By the time the latest
[redacted] tactical shift had been executed, the Bolts were up 4-0. In the 2nd!!! Some might call that a borderline blowout by the best team over the 4th worst team in the league. Or 3rd worst. Or...gasp! 2nd worst.
If you’re thinking this
[redacted] ghostworks is a fact made in the bowels of my enriched BS fabrication center, you might be correct. Or horribly wrong.
If the Nucks aren’t following a ‘higher’ path to enlightened drafting, how does one explain the Sedinery that setup Stamkos goal to finish the period in dismal disarray. One doesn’t.
New 2nd Period Mission Goal Completed: 4-0 Bolts. Nucks allowed the Bolts to outshoot them 17-9. Like a box of foxes in the draft hen house.
Cue the Comeback. The
[redacted] field ops unit realised they might have over-compensated a little. They let Dank lose a few teeth to a high stick in order to get the equaliser to tie the game on the 4 minute power play. I know, at most two goals...but that’s not how in-the-field hockey ops work. It’s fluid. And the math is leaky.
The power play starts with the 2nd unit. Ineffectively. Missed the missive about the equaliser gambit. But soon the 1st unit was on the ice, Dank had his game face and teeth back on. Bo gains the zone and sets it up for the Boest goal of the game!
A familiar blast from a familiar spot. @BBoeser16 pic.twitter.com/H8TOTuEKgx— Vancouver Canucks (@Canucks) February 9, 2018
Yay! #26 on the season for Brock. You know the
[redacted] was watching, since it was Edler who sent the puck to Brock. How many times has Edler passed to Brock on the power play this year? That it happened tonight, can only be understood through the shadowy eye makeup of elusive dark hockey ops impulse.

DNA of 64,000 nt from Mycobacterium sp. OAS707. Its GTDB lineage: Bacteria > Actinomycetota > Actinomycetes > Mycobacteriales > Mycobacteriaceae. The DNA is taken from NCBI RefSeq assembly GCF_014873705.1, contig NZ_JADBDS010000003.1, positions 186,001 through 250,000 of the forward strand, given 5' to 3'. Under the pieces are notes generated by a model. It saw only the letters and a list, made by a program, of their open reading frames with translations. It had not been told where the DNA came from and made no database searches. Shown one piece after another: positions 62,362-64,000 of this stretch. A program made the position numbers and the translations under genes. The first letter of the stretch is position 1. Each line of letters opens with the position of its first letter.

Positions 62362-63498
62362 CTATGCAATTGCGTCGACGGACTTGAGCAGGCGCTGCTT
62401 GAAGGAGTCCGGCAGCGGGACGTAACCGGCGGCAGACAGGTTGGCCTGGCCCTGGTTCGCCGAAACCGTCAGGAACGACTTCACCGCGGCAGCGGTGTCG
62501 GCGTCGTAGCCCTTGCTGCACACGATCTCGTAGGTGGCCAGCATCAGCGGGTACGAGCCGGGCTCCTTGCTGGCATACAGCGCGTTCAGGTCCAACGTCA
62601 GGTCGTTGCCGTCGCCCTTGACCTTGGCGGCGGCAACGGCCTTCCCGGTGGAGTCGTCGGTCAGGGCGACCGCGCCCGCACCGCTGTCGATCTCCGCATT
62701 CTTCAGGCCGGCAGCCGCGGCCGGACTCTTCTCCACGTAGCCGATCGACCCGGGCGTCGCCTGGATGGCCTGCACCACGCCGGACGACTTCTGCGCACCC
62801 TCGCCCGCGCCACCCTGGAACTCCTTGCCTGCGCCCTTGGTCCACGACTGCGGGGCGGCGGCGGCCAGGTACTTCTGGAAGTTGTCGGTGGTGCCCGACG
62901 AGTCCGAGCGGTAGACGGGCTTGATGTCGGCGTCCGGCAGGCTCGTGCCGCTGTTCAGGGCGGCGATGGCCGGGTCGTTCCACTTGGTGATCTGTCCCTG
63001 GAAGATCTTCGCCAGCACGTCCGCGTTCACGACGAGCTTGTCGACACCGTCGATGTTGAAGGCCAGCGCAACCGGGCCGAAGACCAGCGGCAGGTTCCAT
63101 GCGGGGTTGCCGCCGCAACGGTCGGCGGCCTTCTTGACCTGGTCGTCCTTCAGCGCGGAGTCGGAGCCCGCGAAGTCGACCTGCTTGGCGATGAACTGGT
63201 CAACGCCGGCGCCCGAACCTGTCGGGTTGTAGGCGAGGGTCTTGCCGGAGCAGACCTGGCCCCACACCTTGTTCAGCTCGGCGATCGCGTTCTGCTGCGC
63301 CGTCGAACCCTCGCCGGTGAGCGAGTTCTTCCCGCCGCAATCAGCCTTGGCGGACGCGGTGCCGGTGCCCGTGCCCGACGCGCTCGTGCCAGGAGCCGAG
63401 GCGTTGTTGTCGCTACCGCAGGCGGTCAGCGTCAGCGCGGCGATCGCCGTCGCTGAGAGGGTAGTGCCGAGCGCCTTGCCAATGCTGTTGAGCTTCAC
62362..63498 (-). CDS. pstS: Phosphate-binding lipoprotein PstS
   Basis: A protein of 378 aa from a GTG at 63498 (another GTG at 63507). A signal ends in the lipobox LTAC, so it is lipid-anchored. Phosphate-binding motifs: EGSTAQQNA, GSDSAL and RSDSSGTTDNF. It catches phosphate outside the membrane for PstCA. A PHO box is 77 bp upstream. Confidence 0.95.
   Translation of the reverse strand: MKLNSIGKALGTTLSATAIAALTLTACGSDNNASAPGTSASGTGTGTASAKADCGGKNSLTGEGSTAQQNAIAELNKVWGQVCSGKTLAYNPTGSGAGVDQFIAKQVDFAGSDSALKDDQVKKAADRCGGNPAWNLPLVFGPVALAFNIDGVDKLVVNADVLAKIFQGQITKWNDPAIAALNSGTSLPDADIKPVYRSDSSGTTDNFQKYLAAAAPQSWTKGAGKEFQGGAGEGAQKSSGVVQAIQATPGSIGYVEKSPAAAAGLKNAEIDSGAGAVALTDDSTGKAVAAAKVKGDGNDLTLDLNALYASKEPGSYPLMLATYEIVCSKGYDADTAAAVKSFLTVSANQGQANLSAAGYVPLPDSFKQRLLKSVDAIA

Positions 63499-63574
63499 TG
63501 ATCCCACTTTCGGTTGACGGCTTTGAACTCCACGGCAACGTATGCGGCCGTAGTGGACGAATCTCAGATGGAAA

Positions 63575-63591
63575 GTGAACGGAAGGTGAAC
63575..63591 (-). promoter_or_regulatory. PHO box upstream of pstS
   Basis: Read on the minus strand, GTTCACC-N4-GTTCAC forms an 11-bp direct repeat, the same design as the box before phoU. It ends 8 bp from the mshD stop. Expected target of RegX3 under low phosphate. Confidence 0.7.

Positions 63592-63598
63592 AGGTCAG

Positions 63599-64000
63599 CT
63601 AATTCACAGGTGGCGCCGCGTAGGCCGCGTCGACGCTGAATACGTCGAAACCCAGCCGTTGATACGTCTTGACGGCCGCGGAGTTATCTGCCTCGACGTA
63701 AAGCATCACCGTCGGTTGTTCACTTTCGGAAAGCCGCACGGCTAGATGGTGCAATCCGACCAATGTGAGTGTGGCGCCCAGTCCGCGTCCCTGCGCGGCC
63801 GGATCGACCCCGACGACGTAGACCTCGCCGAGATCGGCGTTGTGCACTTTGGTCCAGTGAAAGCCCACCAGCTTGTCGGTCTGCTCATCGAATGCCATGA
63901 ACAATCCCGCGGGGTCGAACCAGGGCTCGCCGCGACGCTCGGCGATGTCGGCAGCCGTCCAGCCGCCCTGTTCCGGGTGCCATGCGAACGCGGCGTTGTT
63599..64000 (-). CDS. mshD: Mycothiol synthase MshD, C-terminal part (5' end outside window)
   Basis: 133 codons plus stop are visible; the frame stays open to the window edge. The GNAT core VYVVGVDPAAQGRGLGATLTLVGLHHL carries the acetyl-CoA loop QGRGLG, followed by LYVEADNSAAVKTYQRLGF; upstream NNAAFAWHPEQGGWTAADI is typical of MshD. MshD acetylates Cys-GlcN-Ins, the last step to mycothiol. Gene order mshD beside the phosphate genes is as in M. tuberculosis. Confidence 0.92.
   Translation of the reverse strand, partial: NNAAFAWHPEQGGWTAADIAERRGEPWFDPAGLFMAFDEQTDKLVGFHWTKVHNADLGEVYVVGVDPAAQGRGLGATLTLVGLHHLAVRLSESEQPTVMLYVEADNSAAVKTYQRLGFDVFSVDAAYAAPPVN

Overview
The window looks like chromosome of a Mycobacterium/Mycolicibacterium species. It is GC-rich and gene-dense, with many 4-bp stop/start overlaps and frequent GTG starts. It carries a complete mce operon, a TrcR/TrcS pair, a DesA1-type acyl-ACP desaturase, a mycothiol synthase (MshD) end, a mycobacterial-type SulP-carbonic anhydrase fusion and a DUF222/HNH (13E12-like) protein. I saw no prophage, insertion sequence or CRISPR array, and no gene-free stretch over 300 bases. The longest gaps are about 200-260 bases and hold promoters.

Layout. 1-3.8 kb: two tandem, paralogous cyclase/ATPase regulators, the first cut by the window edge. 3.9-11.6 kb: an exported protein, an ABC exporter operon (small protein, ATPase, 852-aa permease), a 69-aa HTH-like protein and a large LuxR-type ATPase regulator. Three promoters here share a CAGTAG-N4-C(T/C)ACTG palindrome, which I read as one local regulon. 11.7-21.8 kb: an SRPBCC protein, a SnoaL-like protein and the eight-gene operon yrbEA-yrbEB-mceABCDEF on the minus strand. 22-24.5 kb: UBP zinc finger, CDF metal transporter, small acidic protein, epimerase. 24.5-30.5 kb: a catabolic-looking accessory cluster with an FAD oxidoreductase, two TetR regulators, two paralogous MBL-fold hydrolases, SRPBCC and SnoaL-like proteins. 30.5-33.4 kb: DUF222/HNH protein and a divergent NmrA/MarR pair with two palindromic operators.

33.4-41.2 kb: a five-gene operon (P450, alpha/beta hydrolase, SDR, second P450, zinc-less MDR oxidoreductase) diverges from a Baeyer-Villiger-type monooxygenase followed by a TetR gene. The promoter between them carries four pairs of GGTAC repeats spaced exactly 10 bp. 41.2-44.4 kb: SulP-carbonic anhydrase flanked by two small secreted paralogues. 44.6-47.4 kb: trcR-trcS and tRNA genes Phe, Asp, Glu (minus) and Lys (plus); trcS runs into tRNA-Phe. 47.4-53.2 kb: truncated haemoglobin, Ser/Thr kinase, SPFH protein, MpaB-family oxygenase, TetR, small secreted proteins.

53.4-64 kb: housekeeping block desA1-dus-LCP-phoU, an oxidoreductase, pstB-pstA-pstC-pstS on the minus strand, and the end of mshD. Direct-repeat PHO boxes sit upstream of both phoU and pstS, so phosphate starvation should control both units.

The Nucks power play continued for another minute or so...ineffectively, of course, because the moral equaliser was already in the net.
Or so it seemed. The Bolts were getting a little shocked that the shutout was off the ice. On a sloppy clearing attempt, our 1st line pounced. Like a hungry fox on a mission of scoreboard satiating salvo-lation.
Bo gets a pass and bulls into the now vulnerable and under-manned Tampa zone. A quick pass over to Sven and it’s past the formerly famous for puck tracking velcro man. The play developed so fast, there’s no twitter video replay available. Take my word for it. It was that fast.
Only down 2 goals. And the Nucks have scored 2 goals in under 4 minutes. 9 minutes left. Do the math. Could have won this game by 8-4. If that was in the hasty reactionary drafty
[redacted] game plan.
It wasn’t. Want more proof? Fine.
Virt was having a very good game. Despite missing shots or shooting into the goalie crest (as instructed), his last play behind the Tampa net could only have happened under direct guidance from...some dark place. Instead of taking the body, which Virt does really well, he takes a lazy hooking penalty. WTH? Only following orders. From a command station we can’t see. Or hear beyond the static in our suspicious minds.
Of course, Tampa goes on the power play. Of course Hedman fires a half slapper into Nilsson. And of course the puck slides, conveniently, between his body and arm into the certain net of a 5-2 loss.